Joy McCullough first learned of Artemisia Gentileschi, a Baroque painter who specialized in depictions of mythical women and weathered an intense legal trial against her rapist, when she was a few years out of college, as a passing mention in Margaret Atwood’s The Robber Bride.
After further research, McCullough discovered a transcript of Gentileschi’s rape trial. “It’s amazing that it exists and that it was translated into English,” she says. “I remember sitting on the floor of the library, being so angry that her experience is exactly how things still play out today. Nothing had changed. I came to appreciate her art, but it was really her story—and that it’s the same story we keep telling—that pulled me in.”
McCullough was also surprised that, as a pastor’s daughter, she had never heard stories of Susanna and Judith, two apocryphal, strong women from the Bible, whose depictions are some of Gentileschi’s most powerful.
A trained playwright who attended Northwestern University, McCullough wrote Gentileschi’s story as a play back in 2001. At the time, she had written “a bunch of middle grade and one other young adult manuscript.” In 2015, while the play was being produced, McCullough struggled to find a way to bring teens in to hear Gentileschi’s story. It was then that she considered telling her story as a novel for teens: “I loved how [YA] is all about finding how you fit into the world and making your own way.” Gentileschi’s story would become McCullough’s first published novel, Blood Water Paint (Dutton), which portrays a young Gentileschi as she comes into her power as a painter and undergoes the painful process of prosecuting her rapist in 17th-century Italy.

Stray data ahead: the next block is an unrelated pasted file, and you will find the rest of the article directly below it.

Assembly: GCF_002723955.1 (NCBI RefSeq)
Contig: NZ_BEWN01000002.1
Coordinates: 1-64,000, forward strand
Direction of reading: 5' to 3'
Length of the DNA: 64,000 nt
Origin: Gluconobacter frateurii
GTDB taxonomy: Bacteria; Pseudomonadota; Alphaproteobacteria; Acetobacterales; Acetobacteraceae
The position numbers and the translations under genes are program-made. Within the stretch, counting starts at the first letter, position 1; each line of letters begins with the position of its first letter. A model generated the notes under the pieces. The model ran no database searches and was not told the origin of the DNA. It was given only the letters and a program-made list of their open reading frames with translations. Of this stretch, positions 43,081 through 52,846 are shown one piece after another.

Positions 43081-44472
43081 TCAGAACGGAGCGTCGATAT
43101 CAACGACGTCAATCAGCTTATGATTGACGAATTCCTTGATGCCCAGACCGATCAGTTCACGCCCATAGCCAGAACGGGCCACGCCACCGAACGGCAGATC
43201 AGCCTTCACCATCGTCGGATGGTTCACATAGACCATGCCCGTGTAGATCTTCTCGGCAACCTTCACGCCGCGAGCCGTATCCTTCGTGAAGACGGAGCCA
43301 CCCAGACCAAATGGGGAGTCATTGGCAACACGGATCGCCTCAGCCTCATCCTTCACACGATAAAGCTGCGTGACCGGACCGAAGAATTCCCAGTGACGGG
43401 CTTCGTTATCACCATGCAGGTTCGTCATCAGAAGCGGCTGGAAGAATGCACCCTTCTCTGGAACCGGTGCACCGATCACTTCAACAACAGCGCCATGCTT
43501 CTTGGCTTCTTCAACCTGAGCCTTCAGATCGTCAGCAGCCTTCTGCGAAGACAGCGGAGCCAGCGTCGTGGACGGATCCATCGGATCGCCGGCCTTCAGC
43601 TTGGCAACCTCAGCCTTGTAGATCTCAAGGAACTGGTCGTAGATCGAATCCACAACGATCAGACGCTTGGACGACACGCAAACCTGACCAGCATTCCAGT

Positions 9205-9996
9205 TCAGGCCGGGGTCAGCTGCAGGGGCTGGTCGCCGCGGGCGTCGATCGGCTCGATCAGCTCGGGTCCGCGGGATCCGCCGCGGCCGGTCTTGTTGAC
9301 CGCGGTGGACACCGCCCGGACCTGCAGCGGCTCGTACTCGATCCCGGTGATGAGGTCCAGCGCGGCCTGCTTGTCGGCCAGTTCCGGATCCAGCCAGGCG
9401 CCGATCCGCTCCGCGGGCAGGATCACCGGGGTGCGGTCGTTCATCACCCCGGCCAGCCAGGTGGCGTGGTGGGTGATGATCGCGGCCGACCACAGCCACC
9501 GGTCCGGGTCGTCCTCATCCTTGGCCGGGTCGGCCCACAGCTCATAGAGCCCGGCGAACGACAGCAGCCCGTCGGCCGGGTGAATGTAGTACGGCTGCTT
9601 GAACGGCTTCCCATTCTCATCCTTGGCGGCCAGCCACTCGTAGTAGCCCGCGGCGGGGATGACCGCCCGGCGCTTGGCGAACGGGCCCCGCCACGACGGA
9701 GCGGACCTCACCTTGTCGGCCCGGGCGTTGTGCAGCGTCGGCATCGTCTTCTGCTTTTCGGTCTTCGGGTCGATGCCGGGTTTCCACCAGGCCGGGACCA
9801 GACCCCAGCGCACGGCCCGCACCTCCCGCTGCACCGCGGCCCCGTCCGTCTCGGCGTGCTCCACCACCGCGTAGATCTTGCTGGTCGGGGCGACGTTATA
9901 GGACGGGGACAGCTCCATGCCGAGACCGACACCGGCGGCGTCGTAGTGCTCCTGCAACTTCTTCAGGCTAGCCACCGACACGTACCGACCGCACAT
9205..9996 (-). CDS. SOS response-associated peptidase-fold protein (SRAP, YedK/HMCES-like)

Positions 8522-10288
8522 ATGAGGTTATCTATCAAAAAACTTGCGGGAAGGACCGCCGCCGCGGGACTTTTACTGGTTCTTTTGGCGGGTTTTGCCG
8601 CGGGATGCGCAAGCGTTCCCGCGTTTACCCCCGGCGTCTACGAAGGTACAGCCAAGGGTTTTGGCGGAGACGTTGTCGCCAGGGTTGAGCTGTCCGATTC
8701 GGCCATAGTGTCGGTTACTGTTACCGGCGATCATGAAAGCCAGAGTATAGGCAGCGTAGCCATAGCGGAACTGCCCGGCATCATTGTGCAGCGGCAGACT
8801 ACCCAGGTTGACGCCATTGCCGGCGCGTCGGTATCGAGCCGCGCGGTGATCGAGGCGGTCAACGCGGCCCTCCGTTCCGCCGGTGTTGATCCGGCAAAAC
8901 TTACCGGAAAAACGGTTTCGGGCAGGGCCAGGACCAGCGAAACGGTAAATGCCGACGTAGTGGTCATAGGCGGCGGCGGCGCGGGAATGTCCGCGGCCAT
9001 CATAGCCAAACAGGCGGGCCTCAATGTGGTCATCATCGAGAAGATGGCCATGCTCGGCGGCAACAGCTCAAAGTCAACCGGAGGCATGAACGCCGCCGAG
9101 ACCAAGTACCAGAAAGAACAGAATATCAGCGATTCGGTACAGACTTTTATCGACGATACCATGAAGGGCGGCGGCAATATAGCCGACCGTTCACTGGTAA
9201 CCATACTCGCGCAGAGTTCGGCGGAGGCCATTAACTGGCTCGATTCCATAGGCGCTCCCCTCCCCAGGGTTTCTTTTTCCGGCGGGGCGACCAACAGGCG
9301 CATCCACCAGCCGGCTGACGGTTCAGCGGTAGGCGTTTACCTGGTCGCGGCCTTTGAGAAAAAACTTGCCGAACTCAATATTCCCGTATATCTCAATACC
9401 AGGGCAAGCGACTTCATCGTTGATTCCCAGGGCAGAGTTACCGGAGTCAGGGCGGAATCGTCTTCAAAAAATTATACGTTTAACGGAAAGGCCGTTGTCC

Blood Water Paint was McCullough’s 10th novel. She wrote five novels before landing her first agent, despite querying each one. Her first agent put several books on submission, but after having little luck, they parted ways. McCullough then signed with Jim McCarthy of Dystel, Goderich Bourret. When McCarthy started submitting Blood Water Paint, the response was swift; there was interest after only a week.
“I didn’t expect to work with a man on this book,” McCullough says. “Jim asked if it was okay to submit the manuscript to men. I said yes, but I didn’t think a man would understand it.” To her surprise, she found the perfect partner for Blood Water Paint in Andrew Karre at Dutton. “From our first conversation, it was very clear that he got it. He was incredibly respectful about where I was; this is a very personal story as a survivor [of assault]. He wasn’t going to compromise the story I was trying to tell. Anything that made me uncomfortable was up for discussion; I’ve felt full support.”
McCullough, who has no training in poetry, says she is “still very taken aback” when she sees Blood Water Paint in poetry displays. She feels, however, that her background as a playwright did have an impact on her ability to write in verse, as scripts “tend to be very sparse, require an economy of language and a sense of rhythm.” She had worked on some middle grade verse novels as a Pitch Wars mentor, which planted a seed for her own writing. When faced with how to write Artemisia’s story, she had considered prose, but was daunted by the prospect: “Writing in prose required describing rape and beheading in difficult detail. Verse can depict that trauma with fewer words, while still allowing you to feel it. It felt like the right way to get to the emotional core of the story.”
McCullough still works in theater, even celebrating a world premiere in March, two months after the publication of Blood Water Paint, but books are her priority right now. When pressed for details of upcoming projects, McCullough was clearly excited, but said only that forthcoming middle grade and YA projects would be announced soon. “I’m making a living telling stories, which is the dream. And I get to do it while wearing pajamas, which is also the dream.”